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(Been gone a while)well, tb, being able to grip with your thigh, and gripping constantly are 2 different boats, in my book. Maybe it's just that my horses are cross trainers (lol) and when we're going western or dressage (english work is limited, so I guess I am used to longer stirrups), unless you're giving an explicit cue, I was always taught to just sit up there like a fly on their back, not gripping - it may be because I learned bareback first, as a kid. When I've been training, I can't get away with squeezing (even with thighs) for a spook. It always seems to push them further over the edge. The western horses I've ridden & worked with (unless they don't know there leg cues - boy are there a lot of those suckers) go faster when you squeeze anywhere on the leg. The seat is so deep, and balanced that if you're in there securely, you don't need to grip. Part of that for sure is the longer leg. BUT, we may just be having a 'discipline' miscommunication here. Video speaks wonders. lol. When I'm galloping, I only give pressure with the thigh to knee when I'm asking for more speed. My jumps have all been over cavaletti and logs, and I just stood up & leaned forward a bit for those (probably not right, but western saddle and all, at the time *cough* well....) When I get a rear, I will grip, just instinct I think.... moving along. Now, The simplest way to ask for a lead change is just to step down in your stirrup. They will move under your weight, and viola! lead change. lol. For flying lead changes, do MASSIVE figure 8's, and as you come up to the crossing point, trot them for a few strides, then cue to canter and ask them to tip the opposite hip towards the lead ( if you want a left lead, cue with your right leg to move that big butt to the left) . Chances are, that western feller you're working with hasn't had his buttons pushed in a looong time. They're there, they're just ... rusty.Now, someone like him, you probably grip/squeeze the crap out of all day long and not get much of a reaction. There are a TON of western horses like that. Seems like a lot of 'weekend' riders are lazy as hell, and love those horses that don't take leg cues. They also love when they just stick their nose up the next one's tail. However, they are all started the same as youngsters, with leg cues. It's not until they really get it do they switch over to neck reining. Try some ground cues with him to see what he remembers. It may take a little coaxing to get him to do it again.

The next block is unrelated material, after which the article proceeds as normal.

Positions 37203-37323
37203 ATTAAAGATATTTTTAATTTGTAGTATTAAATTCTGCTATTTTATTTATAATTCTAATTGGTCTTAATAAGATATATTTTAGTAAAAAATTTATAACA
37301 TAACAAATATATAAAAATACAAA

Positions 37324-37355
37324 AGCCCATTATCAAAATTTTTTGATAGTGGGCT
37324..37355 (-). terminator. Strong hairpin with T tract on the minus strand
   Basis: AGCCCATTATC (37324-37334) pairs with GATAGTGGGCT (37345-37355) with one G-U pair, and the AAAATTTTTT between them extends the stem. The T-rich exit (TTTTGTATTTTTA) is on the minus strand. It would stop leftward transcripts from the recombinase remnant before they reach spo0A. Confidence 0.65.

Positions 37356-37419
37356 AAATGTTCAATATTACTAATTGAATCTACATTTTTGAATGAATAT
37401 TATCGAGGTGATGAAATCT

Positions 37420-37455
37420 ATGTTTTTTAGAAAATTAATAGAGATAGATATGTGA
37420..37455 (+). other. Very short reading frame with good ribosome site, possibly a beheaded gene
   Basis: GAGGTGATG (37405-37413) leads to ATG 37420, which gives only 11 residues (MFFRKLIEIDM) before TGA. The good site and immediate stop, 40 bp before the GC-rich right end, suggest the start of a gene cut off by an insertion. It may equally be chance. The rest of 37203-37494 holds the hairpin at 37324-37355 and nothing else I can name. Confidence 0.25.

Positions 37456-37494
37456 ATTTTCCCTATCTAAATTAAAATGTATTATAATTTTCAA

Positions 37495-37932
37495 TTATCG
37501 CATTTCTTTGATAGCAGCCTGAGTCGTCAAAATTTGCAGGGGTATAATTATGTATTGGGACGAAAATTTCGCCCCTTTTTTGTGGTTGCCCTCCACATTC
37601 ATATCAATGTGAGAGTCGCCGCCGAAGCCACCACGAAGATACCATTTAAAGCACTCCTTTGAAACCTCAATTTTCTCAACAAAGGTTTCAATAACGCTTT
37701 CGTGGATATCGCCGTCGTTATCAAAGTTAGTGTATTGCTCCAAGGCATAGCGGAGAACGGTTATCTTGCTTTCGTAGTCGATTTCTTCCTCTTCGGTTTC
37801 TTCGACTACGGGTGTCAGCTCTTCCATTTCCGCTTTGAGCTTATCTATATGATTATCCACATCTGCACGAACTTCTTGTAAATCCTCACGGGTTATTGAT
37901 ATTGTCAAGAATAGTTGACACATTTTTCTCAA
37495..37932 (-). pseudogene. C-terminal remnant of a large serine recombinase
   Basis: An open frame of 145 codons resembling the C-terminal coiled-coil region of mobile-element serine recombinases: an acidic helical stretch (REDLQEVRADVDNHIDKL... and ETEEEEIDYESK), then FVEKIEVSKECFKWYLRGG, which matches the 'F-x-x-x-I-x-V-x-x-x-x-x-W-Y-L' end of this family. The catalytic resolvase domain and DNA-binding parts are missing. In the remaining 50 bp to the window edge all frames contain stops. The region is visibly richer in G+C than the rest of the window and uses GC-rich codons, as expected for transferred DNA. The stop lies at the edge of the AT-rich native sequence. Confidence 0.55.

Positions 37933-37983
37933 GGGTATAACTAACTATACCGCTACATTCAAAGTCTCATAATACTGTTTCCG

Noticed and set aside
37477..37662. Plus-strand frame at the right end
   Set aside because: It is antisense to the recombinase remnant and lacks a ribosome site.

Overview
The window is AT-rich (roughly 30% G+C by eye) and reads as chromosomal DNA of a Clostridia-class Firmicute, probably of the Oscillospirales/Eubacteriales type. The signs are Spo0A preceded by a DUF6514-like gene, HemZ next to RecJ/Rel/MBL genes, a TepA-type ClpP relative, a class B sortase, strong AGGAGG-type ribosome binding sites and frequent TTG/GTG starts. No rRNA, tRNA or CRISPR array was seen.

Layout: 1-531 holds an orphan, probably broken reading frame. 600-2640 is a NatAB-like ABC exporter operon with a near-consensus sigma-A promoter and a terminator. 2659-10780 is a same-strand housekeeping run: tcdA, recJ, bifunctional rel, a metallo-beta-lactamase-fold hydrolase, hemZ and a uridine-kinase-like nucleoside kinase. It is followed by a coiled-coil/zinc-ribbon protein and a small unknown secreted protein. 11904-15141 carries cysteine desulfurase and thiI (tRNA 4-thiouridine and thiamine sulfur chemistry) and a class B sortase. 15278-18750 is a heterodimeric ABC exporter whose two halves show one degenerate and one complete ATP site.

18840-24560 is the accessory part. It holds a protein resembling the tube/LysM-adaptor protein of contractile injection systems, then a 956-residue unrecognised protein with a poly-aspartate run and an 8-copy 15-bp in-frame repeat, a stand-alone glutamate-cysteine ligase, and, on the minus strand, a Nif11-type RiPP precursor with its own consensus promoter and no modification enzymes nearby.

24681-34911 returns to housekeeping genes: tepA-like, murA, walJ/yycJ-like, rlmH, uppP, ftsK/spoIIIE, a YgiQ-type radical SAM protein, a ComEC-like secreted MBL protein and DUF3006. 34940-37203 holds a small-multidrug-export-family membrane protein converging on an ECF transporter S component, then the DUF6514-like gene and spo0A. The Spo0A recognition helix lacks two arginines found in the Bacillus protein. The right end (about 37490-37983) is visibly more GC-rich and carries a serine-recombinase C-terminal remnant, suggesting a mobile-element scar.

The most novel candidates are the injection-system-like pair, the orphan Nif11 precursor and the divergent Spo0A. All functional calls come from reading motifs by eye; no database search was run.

Ask Often, Demand Nothing, and Reward Generously.
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post #25 of 25 Old 07-28-2009, 05:20 PM
Join Date: Apr 2009
Location: SW Michigan
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sorry for the novel and the dp..... to continue on the flying lead change - that is to start. As he does the right lead, decrease the trot more and more until it's all canter. Then just try giving him the cue at a canter. If he is crossfiring, make him keep cantering until he switches - don't let him go back to a trot. It's much harder to cross canter, and he'll want to switch. Hope that makes sense. I know what I'm trying to say..... doesn't always come out right though. Guess I think faster than I type lol.

Ask Often, Demand Nothing, and Reward Generously.